Systemwide treatment of Oklahoma Department of Corrections inmates who have hepatitis C must be made a policy priority for the state — it's an expense that will only become costlier as time passes.
The agency reports more than 3,000 of the 27,000 men and women in its care tested positive for the blood-borne viral infection that can lead to debilitating liver disease when left untreated. While studies show treating inmates while they are in prison saves money in the long term for health care systems outside, Oklahoma lawmakers have appropriated only enough money to treat symptoms but not the disease.
It is true that treating this potentially debilitating disease is an expensive proposition — state corrections officials report costs ranging from $13,200 to $62,000 for one patient. The Frontier reports the virus is more prevalent in Oklahoma than anywhere else in the nation except Washington, D.C., making the cost of treatment an even more pressing concern.
But public health experts estimate about a third of all hep-C patients will spend some time in a correctional facility. Providing treatment while they are there, it seems, would be a logical proposition, especially since the number of infected likely will increase if the problem is not addressed.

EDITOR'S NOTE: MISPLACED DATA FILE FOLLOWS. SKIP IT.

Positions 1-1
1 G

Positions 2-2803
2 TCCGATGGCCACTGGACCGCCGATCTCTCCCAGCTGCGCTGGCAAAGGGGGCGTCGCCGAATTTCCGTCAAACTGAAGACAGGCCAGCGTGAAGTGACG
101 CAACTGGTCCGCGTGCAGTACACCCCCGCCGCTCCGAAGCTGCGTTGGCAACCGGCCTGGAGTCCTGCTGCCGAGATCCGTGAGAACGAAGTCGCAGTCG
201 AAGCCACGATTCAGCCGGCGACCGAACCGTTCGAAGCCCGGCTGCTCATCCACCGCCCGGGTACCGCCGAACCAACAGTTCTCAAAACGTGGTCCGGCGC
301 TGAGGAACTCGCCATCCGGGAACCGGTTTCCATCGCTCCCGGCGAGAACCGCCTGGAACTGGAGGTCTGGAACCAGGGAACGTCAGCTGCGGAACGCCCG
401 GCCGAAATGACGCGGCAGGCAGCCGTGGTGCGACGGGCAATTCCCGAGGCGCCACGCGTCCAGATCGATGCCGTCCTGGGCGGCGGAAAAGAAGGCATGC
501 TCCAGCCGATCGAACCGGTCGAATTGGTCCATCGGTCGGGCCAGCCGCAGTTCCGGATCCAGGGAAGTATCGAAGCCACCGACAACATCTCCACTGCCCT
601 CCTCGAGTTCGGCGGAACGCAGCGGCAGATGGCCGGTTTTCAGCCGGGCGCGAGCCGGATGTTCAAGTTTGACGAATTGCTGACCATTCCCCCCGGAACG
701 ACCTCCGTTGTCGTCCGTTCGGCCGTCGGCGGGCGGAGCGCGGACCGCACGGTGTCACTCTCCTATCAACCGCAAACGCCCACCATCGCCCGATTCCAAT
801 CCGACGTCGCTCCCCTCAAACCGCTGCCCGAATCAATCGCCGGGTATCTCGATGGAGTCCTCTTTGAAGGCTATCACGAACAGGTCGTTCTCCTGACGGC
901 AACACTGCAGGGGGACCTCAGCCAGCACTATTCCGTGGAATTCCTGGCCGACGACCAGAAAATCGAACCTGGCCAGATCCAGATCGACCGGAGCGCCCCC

Hepatitis C reportedly kills more Americans than any infectious disease, and the number of Oklahomans in DOC custody who have tested positive for the virus more than doubled in seven years. Damion Shade, a criminal justice policy analyst at Oklahoma Policy Institute described the situation as "an expensive time bomb" that must be addressed.
The state has a constitutional duty to provide medical care to those in its custody, and withholding or delaying treatment from inmates who have hepatitis C has been found to constitute cruel and unusual punishment. If lawmakers fail to fund treatment for inmates with hepatitis C, not only would they be putting public health in jeopardy, they put state at risk of being exposed to legal liability.
Finding a funding formula that will address this public health issue in its entirety is the moral and just thing to do.